There's nothing remarkable about it. All one has to do is hit the right keys at the right time and the instrument plays itself.
-- Johann Sebastian Bach

operafan
Posts: 527
Joined: Fri Mar 25, 2005 10:18 am
Location: San francisco

Post by operafan » Sat Nov 26, 2005 5:44 pm

http://www.2la.org/syria/wmd.html This is where the WMD are supposed to be after Saddam maybe had them transported out of the country between January 6-10, 2003. Our warships were off the coast of Syria at the time (Woodward Plan of Attack), the pix purportedly came from Israeli intelligence originally. Why didn't we or someone bomb the WMD before they went to ground? Maybe they were not there.

Other people think the WMD are in the Bekka Valley of Lebanon, (which may be why fighting is going on there now according to Aljazeera and six other Arabic news sources) but there had better be someone with real credentials on hand when they find them, because otherwise everyone will think they were planted by the Bush folk.

There are yellowcake (unenriched uranium ore) documents about Nigerian yellowcake that Saddam DIDNOT need because he had the tons yellowcake Bush1 left underseal. I've already posted the urls with translations and analysis. After the CIA, FBI, and the Whitehouse had them, the UN concluded the docs were fakes on March 7th. War commenced on March 19th.

So where are the WMD? We know Saddam had them - used them on the Kurds. Where are is the sarin, the anthrax, the small pox? Where are the aluminum tubes, the mobile weapons labs that Powell aluded to? Where? Where is the smoking gun that was supposed to have the potential for mushroom clouds? Somebody is lying. Maybe Saddam's people destroyed the WMD and lied to him. Chalabi lied. Curveball is known to have lied about the mobile weapons labs for 6 years, and the Bush people knew it 2 years before the war started. It is easy to say 'Bush lied' because - does not the buck stop there? If Bush folk omitted giving analysis and other info to the various Congressional committees, is that not a lie? Can Congress be blamed for voting for a war with half the info they needed to make an informed decision?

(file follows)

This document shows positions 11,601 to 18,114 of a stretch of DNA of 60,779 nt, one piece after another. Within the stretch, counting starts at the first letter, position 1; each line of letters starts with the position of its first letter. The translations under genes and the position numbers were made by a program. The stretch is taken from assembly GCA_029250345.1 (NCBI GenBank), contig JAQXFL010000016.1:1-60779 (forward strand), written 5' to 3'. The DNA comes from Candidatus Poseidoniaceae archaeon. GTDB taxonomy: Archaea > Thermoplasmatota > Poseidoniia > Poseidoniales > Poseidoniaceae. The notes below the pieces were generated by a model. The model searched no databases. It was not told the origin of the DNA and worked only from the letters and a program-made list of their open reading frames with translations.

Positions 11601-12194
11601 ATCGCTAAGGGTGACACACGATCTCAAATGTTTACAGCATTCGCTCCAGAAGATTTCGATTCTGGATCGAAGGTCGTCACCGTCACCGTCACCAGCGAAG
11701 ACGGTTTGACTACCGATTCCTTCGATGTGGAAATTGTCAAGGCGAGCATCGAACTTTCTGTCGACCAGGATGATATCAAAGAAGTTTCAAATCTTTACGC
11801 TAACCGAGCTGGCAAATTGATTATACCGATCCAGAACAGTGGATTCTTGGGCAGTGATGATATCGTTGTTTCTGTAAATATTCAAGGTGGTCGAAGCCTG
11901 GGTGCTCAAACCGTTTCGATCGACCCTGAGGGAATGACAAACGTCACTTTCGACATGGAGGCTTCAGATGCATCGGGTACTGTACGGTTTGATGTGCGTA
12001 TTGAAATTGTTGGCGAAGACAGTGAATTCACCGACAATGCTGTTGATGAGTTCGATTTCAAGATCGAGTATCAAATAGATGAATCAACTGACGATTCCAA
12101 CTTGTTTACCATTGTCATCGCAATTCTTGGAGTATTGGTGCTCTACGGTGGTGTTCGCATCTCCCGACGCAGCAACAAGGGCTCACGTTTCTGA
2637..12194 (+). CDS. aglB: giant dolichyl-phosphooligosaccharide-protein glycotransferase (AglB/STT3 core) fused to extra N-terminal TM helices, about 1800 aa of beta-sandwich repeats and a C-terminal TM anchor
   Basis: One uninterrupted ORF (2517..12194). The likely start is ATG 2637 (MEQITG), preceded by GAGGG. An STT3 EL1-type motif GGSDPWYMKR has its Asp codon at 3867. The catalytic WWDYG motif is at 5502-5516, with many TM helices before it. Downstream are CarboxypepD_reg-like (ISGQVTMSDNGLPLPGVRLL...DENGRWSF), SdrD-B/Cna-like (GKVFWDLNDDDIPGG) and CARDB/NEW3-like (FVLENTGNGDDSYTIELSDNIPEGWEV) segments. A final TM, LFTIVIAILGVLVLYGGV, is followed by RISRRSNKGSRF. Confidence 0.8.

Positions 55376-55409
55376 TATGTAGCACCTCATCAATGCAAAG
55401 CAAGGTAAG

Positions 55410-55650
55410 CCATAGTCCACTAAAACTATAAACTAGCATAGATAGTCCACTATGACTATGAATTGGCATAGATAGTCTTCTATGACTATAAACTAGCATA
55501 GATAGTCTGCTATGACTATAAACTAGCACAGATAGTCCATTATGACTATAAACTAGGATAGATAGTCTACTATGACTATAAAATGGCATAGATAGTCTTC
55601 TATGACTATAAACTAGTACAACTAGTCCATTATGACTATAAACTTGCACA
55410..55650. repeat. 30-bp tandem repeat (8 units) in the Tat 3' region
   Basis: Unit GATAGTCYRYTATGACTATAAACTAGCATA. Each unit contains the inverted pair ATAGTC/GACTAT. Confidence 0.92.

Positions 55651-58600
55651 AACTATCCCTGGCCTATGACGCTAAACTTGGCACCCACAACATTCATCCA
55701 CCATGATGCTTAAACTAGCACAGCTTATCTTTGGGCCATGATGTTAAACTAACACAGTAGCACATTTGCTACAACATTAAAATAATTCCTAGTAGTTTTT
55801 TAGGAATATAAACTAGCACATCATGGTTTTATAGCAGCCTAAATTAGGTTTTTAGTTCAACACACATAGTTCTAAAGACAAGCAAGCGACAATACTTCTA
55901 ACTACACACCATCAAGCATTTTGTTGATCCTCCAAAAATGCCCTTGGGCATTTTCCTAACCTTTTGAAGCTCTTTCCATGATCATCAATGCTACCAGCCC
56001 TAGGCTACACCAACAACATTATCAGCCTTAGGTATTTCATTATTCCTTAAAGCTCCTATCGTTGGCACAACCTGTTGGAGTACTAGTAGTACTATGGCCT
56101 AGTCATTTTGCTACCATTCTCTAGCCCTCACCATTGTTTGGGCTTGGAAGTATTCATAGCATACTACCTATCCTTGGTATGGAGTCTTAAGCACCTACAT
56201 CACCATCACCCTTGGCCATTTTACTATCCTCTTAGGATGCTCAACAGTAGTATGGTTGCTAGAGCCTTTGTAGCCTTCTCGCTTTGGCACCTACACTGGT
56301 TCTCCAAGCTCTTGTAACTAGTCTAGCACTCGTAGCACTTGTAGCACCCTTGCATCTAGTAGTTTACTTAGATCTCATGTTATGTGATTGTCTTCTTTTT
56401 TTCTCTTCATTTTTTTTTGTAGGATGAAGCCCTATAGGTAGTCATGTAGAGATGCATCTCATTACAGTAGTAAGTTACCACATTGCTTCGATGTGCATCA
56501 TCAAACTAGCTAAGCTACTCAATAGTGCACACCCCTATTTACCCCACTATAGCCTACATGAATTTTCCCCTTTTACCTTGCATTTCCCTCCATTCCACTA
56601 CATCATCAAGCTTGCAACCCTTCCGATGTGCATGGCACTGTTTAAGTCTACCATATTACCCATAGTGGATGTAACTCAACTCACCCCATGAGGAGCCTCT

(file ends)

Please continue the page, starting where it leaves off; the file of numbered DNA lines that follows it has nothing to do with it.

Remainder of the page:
Were we ever going to set up a democracy? No one could believe that after looking at Paul Bremer's plan (first head honcho after the invasion) to let Iraqis own the farms, the state was going to get the oil, and outsiders the rest (banks, insurance, etc.) was a formula for a puppet gov. - Bush folk probably had Chalabi in mind. Currently, outsiders are going to get the oil, Iraqis get the rest of the mess. Rebuild with what money? It is a setup for disaster. Hope they change the plan. Saying that Iraq is going to be a democracy is stretching the truth to the breaking point.

There are 1000 pages of nuclear documentation that walked into CIA offices, the delivery person is now thought to be dead, and the country of origin is saying that the docs are fakes - that would be Iran. Whom are we going to believe ??? http://www.washingtonpost.com/wp-dyn/ar ... Nov18.html The mistruths, the halftruths, the mis-leadings, the cherry pickings and the rest that can easily be called 'lies'm will be taken into account when looking at the next crisis.
'She wants to go with him, but her mama don't allow none of that.'

Elementary school child at an opera outreach performance of "Là ci darem la mano!" Don Giovanni - Mozart.

jbuck919
Military Band Specialist
Posts: 26867
Joined: Wed Jan 28, 2004 10:15 pm
Location: Stony Creek, New York

Post by jbuck919 » Sat Nov 26, 2005 6:19 pm

Just in case nobody knows this, it is fantastically difficult to fabricate nuclear weapons. Difficult almost beyond the dreams of human imagination. It is a miracle that it was possible in 1945, when they didn't even have central air conditioning or anything resembling a computer.

These weapons were never meant to exist and were only developed, at the most extraordinary cost, to bring to their knees vicious enemies who would surely have plunged the world into an unimaginable dark age.